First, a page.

ACR Bulletin June 2019
How can we foster a culture of support for parents from residency to practice?
A tech innovation incubator inside the radiology department at Massachusetts General Hospital turns physicians into inventors.
Before Marc D. Succi, MD, joined Massachusetts General Hospital (MGH) as a radiology resident in July of 2015, he had already secured several patents and launched two startup companies, gaining valuable experience as an inventor and CEO. His entrepreneurial background made him the go-to invention expert at MGH, quickly revealing the hospital’s need for more robust innovation resources.
Barriers to Integrating AI into Radiology Practice
What are some challenges that adversely impact our progress with machine learning and prevent us from moving forward?
Machine learning methods for biomedical image analysis that are better and more precise than humans for specific tasks have been around for nearly two decades.1 However, they are rarely used in current practice. In fact, visually inspecting and subjectively describing an imaging study has not fundamentally changed since the very first scientific report of findings on an X-ray in 1896.2
With One Click
ACR’s PFCC toolkit gives radiologists the information they need at their fingertips to transform their practices.
Julie G. Moretz, assistant vice president of patient- and family-centered care (PFCC) for Augusta University Health, knows the power of PFCC first-hand. When her son Daniel was diagnosed with heart disease at birth and underwent 12 surgeries and a heart transplant all before the age of eight, Moretz and her husband wanted to be as involved with his care as possible.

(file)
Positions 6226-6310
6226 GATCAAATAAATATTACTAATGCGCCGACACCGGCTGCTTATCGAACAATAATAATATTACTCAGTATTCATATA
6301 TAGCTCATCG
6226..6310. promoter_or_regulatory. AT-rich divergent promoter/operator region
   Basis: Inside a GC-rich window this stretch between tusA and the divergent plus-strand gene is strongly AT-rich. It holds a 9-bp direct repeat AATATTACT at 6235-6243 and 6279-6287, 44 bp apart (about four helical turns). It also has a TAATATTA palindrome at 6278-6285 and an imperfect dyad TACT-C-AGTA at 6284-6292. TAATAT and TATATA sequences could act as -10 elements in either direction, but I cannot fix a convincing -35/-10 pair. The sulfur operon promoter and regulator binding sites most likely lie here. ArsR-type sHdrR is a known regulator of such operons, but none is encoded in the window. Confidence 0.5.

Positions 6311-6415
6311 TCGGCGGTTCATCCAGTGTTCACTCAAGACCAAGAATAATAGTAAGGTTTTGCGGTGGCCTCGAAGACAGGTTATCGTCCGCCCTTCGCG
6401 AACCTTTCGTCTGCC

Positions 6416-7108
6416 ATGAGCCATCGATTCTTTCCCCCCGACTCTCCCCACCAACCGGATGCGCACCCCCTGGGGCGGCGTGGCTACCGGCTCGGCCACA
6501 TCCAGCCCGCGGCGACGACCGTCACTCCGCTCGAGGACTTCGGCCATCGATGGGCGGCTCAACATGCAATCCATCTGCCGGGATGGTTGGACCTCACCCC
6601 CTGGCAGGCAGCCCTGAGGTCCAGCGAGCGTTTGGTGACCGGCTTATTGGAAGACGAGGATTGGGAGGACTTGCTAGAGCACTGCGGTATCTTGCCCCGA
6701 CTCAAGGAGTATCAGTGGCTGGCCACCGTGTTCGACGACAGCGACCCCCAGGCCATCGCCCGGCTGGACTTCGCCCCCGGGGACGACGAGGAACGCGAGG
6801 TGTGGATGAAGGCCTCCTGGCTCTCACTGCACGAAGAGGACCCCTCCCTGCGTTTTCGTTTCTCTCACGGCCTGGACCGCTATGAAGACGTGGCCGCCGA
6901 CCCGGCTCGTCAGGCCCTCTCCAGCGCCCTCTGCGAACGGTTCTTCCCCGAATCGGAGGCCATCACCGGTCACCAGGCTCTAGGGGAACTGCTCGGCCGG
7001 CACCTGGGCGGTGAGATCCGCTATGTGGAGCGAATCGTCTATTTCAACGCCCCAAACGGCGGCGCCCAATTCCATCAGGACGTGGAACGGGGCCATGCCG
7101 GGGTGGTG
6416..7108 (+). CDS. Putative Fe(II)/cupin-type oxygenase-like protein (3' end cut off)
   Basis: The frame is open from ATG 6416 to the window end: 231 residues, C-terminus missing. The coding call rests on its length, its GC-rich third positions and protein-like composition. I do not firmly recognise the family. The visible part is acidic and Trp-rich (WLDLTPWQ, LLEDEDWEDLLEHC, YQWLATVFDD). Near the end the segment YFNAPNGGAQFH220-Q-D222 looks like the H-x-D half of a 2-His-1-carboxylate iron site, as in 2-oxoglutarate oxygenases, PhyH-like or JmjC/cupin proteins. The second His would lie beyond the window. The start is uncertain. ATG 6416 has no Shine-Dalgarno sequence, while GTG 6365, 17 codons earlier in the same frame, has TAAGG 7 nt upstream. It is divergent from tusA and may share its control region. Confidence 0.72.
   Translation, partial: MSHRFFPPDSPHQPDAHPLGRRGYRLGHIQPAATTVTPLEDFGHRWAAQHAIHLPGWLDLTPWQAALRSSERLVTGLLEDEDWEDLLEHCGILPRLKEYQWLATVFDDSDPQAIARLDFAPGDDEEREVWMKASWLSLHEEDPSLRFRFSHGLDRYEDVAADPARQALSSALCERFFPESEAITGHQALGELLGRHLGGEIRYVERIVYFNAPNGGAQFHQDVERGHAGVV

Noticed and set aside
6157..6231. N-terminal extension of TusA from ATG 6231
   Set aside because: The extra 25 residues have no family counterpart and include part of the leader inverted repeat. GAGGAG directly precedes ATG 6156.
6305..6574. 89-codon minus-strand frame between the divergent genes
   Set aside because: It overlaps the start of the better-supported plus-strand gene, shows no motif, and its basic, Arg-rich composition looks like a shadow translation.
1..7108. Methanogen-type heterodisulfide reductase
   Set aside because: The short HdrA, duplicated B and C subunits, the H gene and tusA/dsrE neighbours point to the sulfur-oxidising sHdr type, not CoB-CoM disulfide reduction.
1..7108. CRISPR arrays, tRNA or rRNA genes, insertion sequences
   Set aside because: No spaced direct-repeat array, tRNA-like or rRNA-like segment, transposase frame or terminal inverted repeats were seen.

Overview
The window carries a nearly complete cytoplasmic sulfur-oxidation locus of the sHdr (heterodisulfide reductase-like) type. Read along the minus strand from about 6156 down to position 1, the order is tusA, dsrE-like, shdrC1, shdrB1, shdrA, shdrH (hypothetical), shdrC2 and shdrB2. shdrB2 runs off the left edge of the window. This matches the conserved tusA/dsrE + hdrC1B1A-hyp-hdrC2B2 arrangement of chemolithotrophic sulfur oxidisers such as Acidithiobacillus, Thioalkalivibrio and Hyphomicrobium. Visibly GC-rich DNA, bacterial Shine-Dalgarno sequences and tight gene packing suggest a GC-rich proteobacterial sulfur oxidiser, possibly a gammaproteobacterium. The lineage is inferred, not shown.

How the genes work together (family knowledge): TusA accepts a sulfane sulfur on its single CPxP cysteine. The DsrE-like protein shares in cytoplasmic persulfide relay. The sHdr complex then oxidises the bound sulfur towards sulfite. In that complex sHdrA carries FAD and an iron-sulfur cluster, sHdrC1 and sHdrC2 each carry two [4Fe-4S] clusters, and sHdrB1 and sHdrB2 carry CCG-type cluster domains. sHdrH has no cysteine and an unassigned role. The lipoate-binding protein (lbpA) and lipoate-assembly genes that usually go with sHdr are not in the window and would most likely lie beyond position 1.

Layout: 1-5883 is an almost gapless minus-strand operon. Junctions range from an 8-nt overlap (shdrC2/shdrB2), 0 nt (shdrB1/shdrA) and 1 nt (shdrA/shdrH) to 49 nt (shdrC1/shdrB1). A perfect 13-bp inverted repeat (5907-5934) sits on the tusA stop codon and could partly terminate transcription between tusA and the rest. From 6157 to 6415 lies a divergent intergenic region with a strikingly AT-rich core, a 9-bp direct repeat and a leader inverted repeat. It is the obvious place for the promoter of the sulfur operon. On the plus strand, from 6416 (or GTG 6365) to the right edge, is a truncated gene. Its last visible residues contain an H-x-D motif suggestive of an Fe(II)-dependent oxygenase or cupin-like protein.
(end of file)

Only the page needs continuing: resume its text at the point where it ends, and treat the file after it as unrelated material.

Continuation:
Setting an Example
Surgery has seen gains in female representation. What can radiology learn from the field?
Radiology is one of the least diverse specialties — lagging behind much of medicine when it comes to participation by women and underrepresented minorities (URMs).1 Currently, only 25 percent of radiologists are women.2 While the current ACR president, vice president, BOC chair, Council vice speaker and JACR® editor are all women, as are 11 of the 33 members of the BOC, diversity in leadership remains low — only 17 percent of academic radiology department chairs are women.1
Owning Clinical Decision Support
Collaborating clinicians should champion CDS tools to ensure best imaging practices.
As radiologists push forward in providing the high-value and appropriate imaging that best serves their patients, an opportunity for collaboration, cost-savings, and better patient outcomes is at hand. By working with referring physicians who are unsettled by CMS’ Appropriate Use Criteria (AUC) mandate under PAMA, radiologists can ease the adoption process and maximize the value CDS delivers.
Delving Into Radiologist Payment Policies
The ACR 2019 Economics Forum focused on MACRA, CPT® code valuation, Medicaid payments, and other topics.
ACR 2019 included a half-day Economics Forum, organized by the ACR Commission on Economics. I wish to thank the faculty who contributed, as well as the audience who made the session interactive and thought-provoking. Here are the three themes that emerged from this year’s forum:
Radiologists must make cyber security a priority to protect their businesses and patient data.
“Nearly 100 percent of what radiologists do is rendering care electronically. Unless their network security is lights-out good, they are disproportionately at risk for a data breach.” That’s the cold hard truth, according to David Sousa, chief operating officer and general counsel for Curi, a North Carolina-based insurance company offering physician liability protection. And as a variety of practices are realizing — despite an ever-growing to-do list for imagers — prioritizing cyber security is a must.